Stratasys Breaks Into Desktop 3D Printing

Vladimir is a member of The Motley Fool Blog Network -- entries represent the personal opinion of the blogger and are not formally edited.

It has not been long since Amazon started selling 3D printers. This move was a signal to the market that 3D printers are not only for corporations and industrial designers, but for ordinary people as well. There are more ordinary people than industrial designers, right? This is why 3D printing firms have turned their attention towards the retail customer.

In my recent article, I noticed that Stratasys (NASDAQ: SSYS) lacks relatively cheap 3D printers that it can offer to the mass market. I stated that the company is risking losing the market to competitors like 3D Systems (NYSE: DDD) if it is not fast enough to enter the desktop printer market.

The deal

As it turned out, Stratasys’ management was thinking in the same direction. The company has announced that it is acquiring desktop 3D printing company MakerBot. MakerBot, which was founded in 2009, is a leader in desktop 3D printing. The company has sold more than 22,000 3D printers since it was founded. It has recently gained momentum, and has sold 11,000 of its latest MakerBot Replicator 2 desktop 3D printers in the last nine months.

The deal is expected to cost Stratasys around $400 million. The transaction is expected to happen in stock, so cash position would not be affected. In addition to desktop 3D printers, MakerBot possesses the portal. This portal offers 3D product files for download, and is the largest database of such files.

Back in the game

After this move by Stratasys, 3D Systems gets a serious competitor in the desktop 3D printing field. Sure, MakerBot already was a competitor before it was acquired by Stratasys, but now, it is powered by the financial and marketing strength of a bigger company and becomes even more dangerous.

The market is still in its early days. Stratasys estimates that 70,000-80,000 desktop 3D printers would be sold this year. This is twice more than the amount that was sold last year. If we assume the same growth rates, the market would be eight times bigger in just three years. The price of leading desktop solutions is expected to fall to $1,000, and this brings us to a market size of $640 million. A sum worth fighting for.

Retail? Not for all

Not everyone is rushing into retail solutions. ExOne (NASDAQ: XONE) is making complex industrial 3D printing systems that typically cost around $1 million. ExOne’s unique selling point is the possibility of using sand as a material. It is its weakness at the same time. While producers can make money selling specific plastics for their printers, ExOne could not sell sand.

Nevertheless, the stock is enjoying a wonderful year. It is up 95% since it began trading in February. The market is optimistic about ExOne’s future. The stock is trading at a 92 forward P/E, while Stratasys is trading 32 times forward P/E and 3D Systems is trading at a forward P/E of 33.

Would ExOne go into retail with a purchase like Stratasys? I don’t think it’s plausible. There is too much of a gap between what the company produces now and what desktop printing is.

Who will win?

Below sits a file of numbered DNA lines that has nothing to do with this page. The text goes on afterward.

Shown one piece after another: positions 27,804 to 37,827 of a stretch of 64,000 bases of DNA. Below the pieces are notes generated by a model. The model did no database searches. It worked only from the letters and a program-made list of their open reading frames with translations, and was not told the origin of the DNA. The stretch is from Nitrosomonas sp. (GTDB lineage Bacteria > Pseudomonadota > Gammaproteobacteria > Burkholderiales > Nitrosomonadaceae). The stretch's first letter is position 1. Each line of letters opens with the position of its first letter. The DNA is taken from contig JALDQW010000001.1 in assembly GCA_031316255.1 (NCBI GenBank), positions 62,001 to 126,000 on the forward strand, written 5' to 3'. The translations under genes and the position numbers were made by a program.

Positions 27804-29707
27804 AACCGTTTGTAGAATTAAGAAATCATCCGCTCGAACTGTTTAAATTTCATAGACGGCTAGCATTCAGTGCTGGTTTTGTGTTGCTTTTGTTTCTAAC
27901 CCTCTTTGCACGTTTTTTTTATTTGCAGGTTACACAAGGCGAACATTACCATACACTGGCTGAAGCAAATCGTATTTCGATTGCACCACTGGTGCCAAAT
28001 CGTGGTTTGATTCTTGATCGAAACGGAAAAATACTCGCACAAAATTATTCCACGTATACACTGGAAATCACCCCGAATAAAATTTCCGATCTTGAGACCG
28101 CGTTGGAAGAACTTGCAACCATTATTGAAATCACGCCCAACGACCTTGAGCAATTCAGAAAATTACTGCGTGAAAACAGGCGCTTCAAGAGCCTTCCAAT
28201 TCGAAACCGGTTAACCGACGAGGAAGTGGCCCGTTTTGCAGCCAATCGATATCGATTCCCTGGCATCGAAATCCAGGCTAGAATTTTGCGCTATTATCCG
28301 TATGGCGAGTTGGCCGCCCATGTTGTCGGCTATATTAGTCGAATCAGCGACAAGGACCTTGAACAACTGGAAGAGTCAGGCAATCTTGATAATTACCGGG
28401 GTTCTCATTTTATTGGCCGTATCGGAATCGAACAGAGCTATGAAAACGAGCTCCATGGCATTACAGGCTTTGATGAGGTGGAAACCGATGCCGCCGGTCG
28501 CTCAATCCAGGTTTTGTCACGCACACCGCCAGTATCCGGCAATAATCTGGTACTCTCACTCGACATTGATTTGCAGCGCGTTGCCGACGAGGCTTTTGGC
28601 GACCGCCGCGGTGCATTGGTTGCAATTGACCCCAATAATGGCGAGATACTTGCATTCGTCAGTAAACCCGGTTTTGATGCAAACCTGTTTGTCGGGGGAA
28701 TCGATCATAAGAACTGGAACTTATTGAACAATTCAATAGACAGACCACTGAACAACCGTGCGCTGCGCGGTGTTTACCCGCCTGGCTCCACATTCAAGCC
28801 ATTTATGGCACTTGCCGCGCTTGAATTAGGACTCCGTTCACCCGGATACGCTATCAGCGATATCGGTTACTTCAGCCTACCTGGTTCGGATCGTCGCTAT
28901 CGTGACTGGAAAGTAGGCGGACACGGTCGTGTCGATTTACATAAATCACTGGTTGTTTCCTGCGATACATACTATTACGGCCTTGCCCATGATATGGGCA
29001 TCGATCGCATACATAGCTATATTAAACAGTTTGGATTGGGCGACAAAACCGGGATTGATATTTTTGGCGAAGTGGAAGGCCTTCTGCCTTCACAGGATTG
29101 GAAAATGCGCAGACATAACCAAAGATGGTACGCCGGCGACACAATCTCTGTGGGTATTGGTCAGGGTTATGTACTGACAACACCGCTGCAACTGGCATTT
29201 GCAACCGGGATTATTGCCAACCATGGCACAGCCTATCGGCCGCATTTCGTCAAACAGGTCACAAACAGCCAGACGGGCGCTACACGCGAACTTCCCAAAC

Just buying MakerBot would not be a game-changer for Stratasys. The company must leverage this purchase, drive more marketing power, and establish its leading position. 3D Systems would probably be more active on the desktop front as it realizes that its main competitor has just become more powerful.

Both companies are similarly valued not only by forward P/E, but by price-to-sales too. Stratasys trades at 10.4 times sales, while 3D Systems trades at 11.4 times sales. Analysts are expecting more upside for these stocks. Mean target prices for Stratasys and 3D Systems are $93.31 and $51.93, respectively.

The battle between two companies might help grow the market, as they will spend more marketing dollars. This would lead to more product awareness among potential customers. Currently, none of the companies is dominating the market, and it might stay like that in the near future.

Bottom line

Stratasys has made a great purchase and has shown that it is serious about desktop 3D printing. I think this purchase strengthens the company and is good for the stock. 3D Systems faces more competition, but in the short-term, it would not be disruptive. This year's earnings estimates for these companies have been slightly revised upward during the last 90 days. Both stocks present a good way to get exposure to 3D printing.

ExOne is a risky bet. The stock has gone a long way since IPO. The company depends on large-scale sales, which would be difficult to get given the weak economy. The 15.4 price-to-sales ratio also indicates the stock has gone too far too fast.

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Vladimir Zernov has no position in any stocks mentioned. The Motley Fool recommends 3D Systems, Stratasys, and The ExOne Company. The Motley Fool owns shares of 3D Systems and Stratasys and has the following options: Short Jan 2014 $36 Calls on 3D Systems and Short Jan 2014 $20 Puts on 3D Systems. Try any of our Foolish newsletter services free for 30 days. We Fools may not all hold the same opinions, but we all believe that considering a diverse range of insights makes us better investors. The Motley Fool has a disclosure policy. Is this post wrong? Click here. Think you can do better? Join us and write your own!

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